Photo/IllutrationA man walks past an electronic stock board showing Japan's Nikkei 225 index at a securities firm in Tokyo on May 16. (AP Photo)

Japan's economy shrank at an annualized rate of 0.6 percent in the quarter through March, as private investment and public spending declined, according to Cabinet Office data released Wednesday.

Japan's gross domestic product--the value of a nation's goods and services--dipped on-quarter 0.2 percent. The annualized rate, which is also seasonally adjusted, is what that decline would have been if it had continued the whole year.

Analysts had expected a decline, and say it is not likely to show a serious ongoing slowdown.

The Japanese economy has been relatively healthy in recent quarters, picking up from the doldrums that spanned previous decades, on extremely free lending and a government program designed to fight deflation--the continual spiraling down of prices. Deflation has been a major problem for Japan.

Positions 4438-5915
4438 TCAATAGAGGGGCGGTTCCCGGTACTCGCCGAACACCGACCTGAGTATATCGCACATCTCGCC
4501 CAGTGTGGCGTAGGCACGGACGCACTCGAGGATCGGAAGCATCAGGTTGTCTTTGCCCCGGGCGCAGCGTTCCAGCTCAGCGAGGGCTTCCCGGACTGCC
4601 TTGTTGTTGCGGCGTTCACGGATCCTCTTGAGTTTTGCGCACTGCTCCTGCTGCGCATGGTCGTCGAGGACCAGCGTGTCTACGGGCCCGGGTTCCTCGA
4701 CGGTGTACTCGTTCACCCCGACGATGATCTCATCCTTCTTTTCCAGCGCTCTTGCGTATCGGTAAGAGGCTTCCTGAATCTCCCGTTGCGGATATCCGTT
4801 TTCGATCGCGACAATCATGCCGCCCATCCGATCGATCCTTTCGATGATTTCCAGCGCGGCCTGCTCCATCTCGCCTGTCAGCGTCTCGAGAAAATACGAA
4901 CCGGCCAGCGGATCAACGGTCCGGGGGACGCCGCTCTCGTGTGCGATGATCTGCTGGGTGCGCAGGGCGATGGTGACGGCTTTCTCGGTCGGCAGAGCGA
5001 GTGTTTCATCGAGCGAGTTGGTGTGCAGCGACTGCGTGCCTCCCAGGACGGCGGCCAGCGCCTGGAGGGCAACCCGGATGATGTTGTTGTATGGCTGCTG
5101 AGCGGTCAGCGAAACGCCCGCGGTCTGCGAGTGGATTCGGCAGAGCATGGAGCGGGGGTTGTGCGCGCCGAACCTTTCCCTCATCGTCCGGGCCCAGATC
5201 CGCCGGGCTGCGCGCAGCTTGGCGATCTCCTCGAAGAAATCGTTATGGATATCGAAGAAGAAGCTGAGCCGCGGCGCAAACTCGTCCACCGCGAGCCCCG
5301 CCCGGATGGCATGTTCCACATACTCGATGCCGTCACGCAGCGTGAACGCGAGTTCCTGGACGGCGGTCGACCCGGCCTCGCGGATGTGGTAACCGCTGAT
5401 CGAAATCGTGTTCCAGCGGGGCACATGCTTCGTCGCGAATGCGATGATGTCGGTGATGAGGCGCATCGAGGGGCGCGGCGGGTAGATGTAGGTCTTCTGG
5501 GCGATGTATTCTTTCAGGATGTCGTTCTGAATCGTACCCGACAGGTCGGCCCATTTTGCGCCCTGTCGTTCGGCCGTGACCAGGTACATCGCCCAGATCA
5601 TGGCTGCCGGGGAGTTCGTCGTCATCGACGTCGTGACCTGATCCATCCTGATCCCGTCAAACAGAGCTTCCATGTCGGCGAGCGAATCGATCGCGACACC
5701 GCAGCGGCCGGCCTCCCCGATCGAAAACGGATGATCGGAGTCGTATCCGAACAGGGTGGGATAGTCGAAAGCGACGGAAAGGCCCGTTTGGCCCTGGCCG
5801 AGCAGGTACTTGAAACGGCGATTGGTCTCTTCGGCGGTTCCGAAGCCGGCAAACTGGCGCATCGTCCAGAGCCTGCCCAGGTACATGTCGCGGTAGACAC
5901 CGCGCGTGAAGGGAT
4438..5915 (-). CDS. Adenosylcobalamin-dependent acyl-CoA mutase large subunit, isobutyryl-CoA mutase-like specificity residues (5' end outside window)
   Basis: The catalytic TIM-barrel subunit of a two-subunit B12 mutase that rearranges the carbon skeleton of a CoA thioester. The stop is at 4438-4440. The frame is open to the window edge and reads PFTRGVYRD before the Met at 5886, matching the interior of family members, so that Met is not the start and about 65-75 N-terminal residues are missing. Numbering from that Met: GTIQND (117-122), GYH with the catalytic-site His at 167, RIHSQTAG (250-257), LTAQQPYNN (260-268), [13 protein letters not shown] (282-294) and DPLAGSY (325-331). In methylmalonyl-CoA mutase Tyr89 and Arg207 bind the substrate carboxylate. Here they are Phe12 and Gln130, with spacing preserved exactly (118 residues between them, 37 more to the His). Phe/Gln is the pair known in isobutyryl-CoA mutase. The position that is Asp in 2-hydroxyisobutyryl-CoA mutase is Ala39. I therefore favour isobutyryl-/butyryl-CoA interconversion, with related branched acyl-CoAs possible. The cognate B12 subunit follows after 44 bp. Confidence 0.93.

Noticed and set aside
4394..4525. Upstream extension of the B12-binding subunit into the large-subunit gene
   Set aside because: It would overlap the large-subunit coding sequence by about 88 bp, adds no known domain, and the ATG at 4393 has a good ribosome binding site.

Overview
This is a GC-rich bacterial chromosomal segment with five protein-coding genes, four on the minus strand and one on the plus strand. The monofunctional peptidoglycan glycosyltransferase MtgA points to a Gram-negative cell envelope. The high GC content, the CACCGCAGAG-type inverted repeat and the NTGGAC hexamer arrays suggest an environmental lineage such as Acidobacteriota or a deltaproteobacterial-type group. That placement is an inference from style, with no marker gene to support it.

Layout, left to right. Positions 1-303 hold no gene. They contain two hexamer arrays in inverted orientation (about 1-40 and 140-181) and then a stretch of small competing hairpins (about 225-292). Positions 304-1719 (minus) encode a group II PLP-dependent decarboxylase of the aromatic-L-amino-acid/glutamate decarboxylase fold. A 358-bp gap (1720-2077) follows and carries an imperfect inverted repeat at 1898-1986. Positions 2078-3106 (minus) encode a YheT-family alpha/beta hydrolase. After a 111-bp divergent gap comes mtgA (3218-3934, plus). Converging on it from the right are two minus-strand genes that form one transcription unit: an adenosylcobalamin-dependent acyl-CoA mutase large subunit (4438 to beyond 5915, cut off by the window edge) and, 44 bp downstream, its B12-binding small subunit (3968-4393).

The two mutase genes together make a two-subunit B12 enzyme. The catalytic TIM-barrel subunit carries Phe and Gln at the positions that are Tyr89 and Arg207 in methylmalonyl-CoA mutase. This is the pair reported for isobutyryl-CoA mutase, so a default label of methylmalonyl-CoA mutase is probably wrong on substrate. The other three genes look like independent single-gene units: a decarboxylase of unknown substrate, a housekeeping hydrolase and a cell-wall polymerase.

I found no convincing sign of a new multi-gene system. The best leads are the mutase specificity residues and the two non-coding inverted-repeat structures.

The latest data showed consumer spending was flat.

Prime Minister Shinzo Abe has been seeking to drive the world's third-largest economy through programs dubbed "Abenomics."

Japan depends on global growth to fuel its own economy for which exports are crucial. Uncertainty looms over the potential trade frictions set off by the recent moves announced by U.S. President Donald Trump. Japan's exports to the United States could suffer, and indirectly its economy will likely take a hit, if China's exports to the United States fall.

Abe's administration has enjoyed relative stability, compared to past administrations, as well as good ties with Trump. That has proved a relative boon for the economy.

But it has recently been hit by a series of scandals of cronyism and sexual harassment, setting off speculation he may be replaced in the next ruling party election for a leader.